No ‘one size fits all’ diabetes treatment

No ‘one size fits all’ diabetes treatment

Type 2 diabetes is very complex, and the treatment plan for this type of diabetes is different for everyone. There is no “one size fits all” treatment for diabetes management. Remember this fact when blood sugars continue to jump around and your three-month average, the A1C, skyrockets.

This disease is a progressive condition, and it becomes more complicated to manage over time. Adjustments are needed as your body may make less insulin or become more resistant to the insulin it does produce. You may need to add a noninsulin or an insulin injectable if oral medication and lifestyle changes are no longer working. Asking the right questions can help.

Why are my blood sugars not as controlled as well as they used to be?

This could be because your type 2 diabetes is progressing. A complication of diabetes could be out of control. A different medication is interfering with your blood sugars. You may have experienced stress that raises blood sugar. Or it just may be time for a change.

What are injectable medications and what is available for type 2 diabetes?

Injectable medications include both insulin and noninsulin drugs. They are injected under the skin to bypass the digestive system. Injectable insulin helps control blood sugar levels in people whose bodies can’t produce enough insulin naturally. Several noninsulin injectable diabetes drugs are available. Your doctor will work with you to identify the right injectable medication.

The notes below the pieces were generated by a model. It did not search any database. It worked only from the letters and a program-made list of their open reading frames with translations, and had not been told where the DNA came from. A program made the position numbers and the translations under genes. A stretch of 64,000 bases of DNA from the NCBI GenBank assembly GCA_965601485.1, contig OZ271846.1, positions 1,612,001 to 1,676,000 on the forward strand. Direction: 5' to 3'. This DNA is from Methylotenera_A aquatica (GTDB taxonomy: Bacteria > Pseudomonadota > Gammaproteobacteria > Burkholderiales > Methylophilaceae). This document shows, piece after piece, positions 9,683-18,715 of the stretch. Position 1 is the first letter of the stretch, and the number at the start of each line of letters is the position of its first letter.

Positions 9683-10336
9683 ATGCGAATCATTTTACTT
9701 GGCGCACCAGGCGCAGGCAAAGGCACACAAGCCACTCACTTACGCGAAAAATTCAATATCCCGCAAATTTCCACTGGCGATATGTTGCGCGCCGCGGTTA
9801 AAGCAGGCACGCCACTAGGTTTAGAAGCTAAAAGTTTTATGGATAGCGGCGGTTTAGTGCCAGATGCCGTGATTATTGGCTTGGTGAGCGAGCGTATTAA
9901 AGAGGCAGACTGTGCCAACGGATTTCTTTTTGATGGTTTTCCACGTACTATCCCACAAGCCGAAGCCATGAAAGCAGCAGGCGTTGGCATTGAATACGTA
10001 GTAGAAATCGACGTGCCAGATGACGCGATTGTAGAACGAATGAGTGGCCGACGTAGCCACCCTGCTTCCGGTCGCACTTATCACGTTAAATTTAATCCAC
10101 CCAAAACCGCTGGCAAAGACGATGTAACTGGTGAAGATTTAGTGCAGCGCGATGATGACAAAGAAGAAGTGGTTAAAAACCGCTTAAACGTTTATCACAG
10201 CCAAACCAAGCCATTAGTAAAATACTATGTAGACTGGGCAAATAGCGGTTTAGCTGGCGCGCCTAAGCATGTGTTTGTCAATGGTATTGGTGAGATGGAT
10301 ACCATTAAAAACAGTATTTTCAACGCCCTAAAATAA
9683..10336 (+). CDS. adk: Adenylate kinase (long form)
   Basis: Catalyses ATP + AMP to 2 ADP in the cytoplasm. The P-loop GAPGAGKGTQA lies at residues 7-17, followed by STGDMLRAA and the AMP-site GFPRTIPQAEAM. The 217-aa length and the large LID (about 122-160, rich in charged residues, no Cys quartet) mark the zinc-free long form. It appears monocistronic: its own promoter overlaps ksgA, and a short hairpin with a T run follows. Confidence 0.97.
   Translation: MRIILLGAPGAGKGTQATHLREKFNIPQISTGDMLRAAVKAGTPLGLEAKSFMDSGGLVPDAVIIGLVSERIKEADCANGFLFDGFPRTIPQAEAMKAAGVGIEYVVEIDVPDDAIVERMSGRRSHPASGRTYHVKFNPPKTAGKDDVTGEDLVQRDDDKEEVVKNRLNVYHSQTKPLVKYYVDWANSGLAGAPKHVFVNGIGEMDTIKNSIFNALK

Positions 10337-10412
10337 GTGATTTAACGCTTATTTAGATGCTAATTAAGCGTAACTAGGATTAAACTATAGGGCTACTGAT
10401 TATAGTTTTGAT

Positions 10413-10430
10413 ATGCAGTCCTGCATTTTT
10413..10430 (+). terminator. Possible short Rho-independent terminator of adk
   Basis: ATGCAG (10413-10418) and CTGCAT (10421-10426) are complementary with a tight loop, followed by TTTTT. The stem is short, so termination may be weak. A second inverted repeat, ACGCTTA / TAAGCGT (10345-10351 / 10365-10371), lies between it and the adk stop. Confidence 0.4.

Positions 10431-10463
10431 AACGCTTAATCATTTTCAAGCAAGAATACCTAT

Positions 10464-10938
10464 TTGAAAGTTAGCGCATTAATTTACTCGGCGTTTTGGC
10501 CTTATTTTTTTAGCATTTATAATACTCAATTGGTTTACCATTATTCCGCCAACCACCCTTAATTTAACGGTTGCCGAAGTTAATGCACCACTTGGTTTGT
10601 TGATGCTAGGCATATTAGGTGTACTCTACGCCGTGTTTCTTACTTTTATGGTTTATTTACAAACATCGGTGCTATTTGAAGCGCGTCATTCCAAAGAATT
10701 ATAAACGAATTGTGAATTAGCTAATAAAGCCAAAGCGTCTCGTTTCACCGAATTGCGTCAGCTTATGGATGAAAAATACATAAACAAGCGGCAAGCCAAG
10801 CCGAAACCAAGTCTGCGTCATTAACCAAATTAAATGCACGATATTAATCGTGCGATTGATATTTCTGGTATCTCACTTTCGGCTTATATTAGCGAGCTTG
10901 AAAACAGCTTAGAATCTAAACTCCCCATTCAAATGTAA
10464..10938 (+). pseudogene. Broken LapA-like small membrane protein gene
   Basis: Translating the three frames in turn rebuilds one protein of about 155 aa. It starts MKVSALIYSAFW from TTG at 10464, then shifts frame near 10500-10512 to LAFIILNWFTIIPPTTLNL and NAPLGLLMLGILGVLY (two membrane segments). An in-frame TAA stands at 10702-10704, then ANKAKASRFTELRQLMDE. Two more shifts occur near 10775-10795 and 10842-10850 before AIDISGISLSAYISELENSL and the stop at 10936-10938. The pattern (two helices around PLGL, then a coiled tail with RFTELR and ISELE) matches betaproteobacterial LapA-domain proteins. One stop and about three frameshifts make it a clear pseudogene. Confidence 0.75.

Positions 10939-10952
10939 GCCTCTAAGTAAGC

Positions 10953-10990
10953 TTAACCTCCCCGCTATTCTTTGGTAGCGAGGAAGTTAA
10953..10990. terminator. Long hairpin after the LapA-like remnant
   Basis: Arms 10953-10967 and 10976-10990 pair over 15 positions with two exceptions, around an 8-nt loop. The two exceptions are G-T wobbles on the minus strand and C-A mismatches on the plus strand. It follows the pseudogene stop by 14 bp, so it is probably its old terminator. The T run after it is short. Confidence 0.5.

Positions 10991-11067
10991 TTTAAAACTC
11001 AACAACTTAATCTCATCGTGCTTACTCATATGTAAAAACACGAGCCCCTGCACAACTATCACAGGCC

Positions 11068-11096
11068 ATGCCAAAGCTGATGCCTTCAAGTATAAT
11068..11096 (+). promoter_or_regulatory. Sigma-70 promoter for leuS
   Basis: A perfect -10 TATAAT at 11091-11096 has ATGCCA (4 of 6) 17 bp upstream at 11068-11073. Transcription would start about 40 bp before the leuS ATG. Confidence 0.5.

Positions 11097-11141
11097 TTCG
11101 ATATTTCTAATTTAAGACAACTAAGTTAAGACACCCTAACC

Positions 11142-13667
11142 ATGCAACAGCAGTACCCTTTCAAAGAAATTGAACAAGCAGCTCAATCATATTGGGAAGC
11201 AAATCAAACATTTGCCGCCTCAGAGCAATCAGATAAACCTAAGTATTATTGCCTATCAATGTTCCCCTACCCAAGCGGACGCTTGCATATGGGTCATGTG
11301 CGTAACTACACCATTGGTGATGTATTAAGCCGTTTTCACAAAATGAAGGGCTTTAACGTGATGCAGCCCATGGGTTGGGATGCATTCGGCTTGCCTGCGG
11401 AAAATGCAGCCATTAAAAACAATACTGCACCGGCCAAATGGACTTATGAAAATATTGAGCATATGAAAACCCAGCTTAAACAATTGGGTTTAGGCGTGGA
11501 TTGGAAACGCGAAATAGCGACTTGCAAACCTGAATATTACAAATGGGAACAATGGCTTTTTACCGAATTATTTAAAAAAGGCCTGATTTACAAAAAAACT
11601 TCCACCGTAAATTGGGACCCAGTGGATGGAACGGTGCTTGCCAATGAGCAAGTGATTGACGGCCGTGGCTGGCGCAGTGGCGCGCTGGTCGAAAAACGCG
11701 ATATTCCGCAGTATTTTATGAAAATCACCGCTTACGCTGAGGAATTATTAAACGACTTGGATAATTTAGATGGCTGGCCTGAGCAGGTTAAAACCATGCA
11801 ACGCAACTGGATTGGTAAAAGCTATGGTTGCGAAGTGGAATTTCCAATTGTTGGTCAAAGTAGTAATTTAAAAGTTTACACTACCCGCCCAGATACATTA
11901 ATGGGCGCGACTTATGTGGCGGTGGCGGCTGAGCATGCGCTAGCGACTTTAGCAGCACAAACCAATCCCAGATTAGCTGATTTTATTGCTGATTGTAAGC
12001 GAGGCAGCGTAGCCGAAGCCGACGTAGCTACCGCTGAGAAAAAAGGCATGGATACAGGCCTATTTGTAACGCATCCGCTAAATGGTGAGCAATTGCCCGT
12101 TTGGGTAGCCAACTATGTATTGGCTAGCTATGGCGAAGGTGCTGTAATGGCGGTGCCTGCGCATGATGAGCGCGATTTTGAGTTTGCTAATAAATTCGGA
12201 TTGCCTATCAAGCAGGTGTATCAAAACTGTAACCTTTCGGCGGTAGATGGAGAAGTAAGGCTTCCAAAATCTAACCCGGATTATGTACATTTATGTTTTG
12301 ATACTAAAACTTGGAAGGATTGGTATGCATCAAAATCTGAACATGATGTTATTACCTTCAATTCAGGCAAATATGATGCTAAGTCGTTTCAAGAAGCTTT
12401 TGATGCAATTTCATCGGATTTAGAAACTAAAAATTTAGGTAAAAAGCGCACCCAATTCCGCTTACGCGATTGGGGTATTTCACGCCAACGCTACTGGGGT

Why would I need to start injectable diabetes medication?

If diet, exercise, stress control and oral medication can no longer help you maintain healthy blood sugar levels or hit your A1C target, injectables are a critical option.

Why does having to take shots make people feel like they have failed?

Needing to take injectable medication does not mean you’ve failed. Although many people with type 2 diabetes could follow a better planned diet, exercise more or be more disciplined about taking their prescribed oral medications, the condition is a progressive genetic disorder. As you age, your pancreas makes less insulin. Maintaining a healthy weight and staying active only slows down the process. It does not stop the disease. Do not give up on your healthy lifestyle or things could go from bad to worse.

If you are afraid of needles, can the injections be made easier?

The healthcare team can show you how to properly administer the medication. The needles used these days are slightly thicker than a strand of hair and are less than an eighth-inch long. The first time injecting yourself may be scary, but you will barely feel it.

Will I need to continue taking the pills?

A combination of drugs may be required to control your blood sugars. This is not unusual. Different diabetes drugs affect various parts of the body. Trying a combination may be just what you need at the time.

How will you know if a new treatment is working?

You will know if it is working if your A1C numbers shift down closer toward the goal number set by you and your doctor. Know what that number is. Usually, it is below seven; the goal for the elderly is eight.

Will I need to change my treatment plan again in the future?

It’s possible. Type 2 diabetes is progressive; it worsens over time. That is why you need to check your blood sugar and A1C to make sure your treatment is working.

Bobbie Randall is a registered, licensed dietitian. Email her at

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